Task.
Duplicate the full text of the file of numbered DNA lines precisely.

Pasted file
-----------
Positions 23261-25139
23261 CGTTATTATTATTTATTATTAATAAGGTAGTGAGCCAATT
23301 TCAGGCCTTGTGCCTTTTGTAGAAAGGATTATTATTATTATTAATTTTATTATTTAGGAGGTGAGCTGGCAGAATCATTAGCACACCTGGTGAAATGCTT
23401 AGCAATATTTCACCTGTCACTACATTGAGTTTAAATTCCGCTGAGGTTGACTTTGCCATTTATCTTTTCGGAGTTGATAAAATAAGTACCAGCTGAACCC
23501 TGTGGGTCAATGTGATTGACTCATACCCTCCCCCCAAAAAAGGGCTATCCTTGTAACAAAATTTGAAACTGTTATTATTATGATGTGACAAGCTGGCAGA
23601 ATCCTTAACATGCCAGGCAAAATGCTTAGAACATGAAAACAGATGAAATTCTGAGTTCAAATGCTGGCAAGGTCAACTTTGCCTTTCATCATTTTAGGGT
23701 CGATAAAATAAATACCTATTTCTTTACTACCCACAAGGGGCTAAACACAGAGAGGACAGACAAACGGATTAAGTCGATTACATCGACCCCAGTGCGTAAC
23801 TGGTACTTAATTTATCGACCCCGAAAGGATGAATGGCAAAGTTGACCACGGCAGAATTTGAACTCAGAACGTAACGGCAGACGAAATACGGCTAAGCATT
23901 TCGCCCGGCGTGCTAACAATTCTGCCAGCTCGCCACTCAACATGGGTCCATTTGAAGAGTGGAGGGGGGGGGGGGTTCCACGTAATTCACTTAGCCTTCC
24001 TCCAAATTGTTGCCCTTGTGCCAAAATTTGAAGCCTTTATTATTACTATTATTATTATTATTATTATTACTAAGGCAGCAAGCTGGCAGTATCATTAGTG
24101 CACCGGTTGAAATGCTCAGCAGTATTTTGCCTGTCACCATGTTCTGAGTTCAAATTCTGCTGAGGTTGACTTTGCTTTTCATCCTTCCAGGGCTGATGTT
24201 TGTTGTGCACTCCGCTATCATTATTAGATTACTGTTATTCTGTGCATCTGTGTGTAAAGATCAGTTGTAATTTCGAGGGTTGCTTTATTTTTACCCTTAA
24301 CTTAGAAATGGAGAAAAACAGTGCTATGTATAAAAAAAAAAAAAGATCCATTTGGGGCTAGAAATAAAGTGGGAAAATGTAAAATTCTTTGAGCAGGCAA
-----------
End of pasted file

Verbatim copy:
Positions 23261-25139
23261 CGTTATTATTATTTATTATTAATAAGGTAGTGAGCCAATT
23301 TCAGGCCTTGTGCCTTTTGTAGAAAGGATTATTATTATTATTAATTTTATTATTTAGGAGGTGAGCTGGCAGAATCATTAGCACACCTGGTGAAATGCTT
23401 AGCAATATTTCACCTGTCACTACATTGAGTTTAAATTCCGCTGAGGTTGACTTTGCCATTTATCTTTTCGGAGTTGATAAAATAAGTACCAGCTGAACCC
23501 TGTGGGTCAATGTGATTGACTCATACCCTCCCCCCAAAAAAGGGCTATCCTTGTAACAAAATTTGAAACTGTTATTATTATGATGTGACAAGCTGGCAGA
23601 ATCCTTAACATGCCAGGCAAAATGCTTAGAACATGAAAACAGATGAAATTCTGAGTTCAAATGCTGGCAAGGTCAACTTTGCCTTTCATCATTTTAGGGT
23701 CGATAAAATAAATACCTATTTCTTTACTACCCACAAGGGGCTAAACACAGAGAGGACAGACAAACGGATTAAGTCGATTACATCGACCCCAGTGCGTAAC
23801 TGGTACTTAATTTATCGACCCCGAAAGGATGAATGGCAAAGTTGACCACGGCAGAATTTGAACTCAGAACGTAACGGCAGACGAAATACGGCTAAGCATT
23901 TCGCCCGGCGTGCTAACAATTCTGCCAGCTCGCCACTCAACATGGGTCCATTTGAAGAGTGGAGGGGGGGGGGGGTTCCACGTAATTCACTTAGCCTTCC
24001 TCCAAATTGTTGCCCTTGTGCCAAAATTTGAAGCCTTTATTATTACTATTATTATTATTATTATTATTACTAAGGCAGCAAGCTGGCAGTATCATTAGTG
24101 CACCGGTTGAAATGCTCAGCAGTATTTTGCCTGTCACCATGTTCTGAGTTCAAATTCTGCTGAGGTTGACTTTGCTTTTCATCCTTCCAGGGCTGATGTT
24201 TGTTGTGCACTCCGCTATCATTATTAGATTACTGTTATTCTGTGCATCTGTGTGTAAAGATCAGTTGTAATTTCGAGGGTTGCTTTATTTTTACCCTTAA
24301 CTTAGAAATGGAGAAAAACAGTGCTATGTATAAAAAAAAAAAAAGATCCATTTGGGGCTAGAAATAAAGTGGGAAAATGTAAAATTCTTTGAGCAGGCAA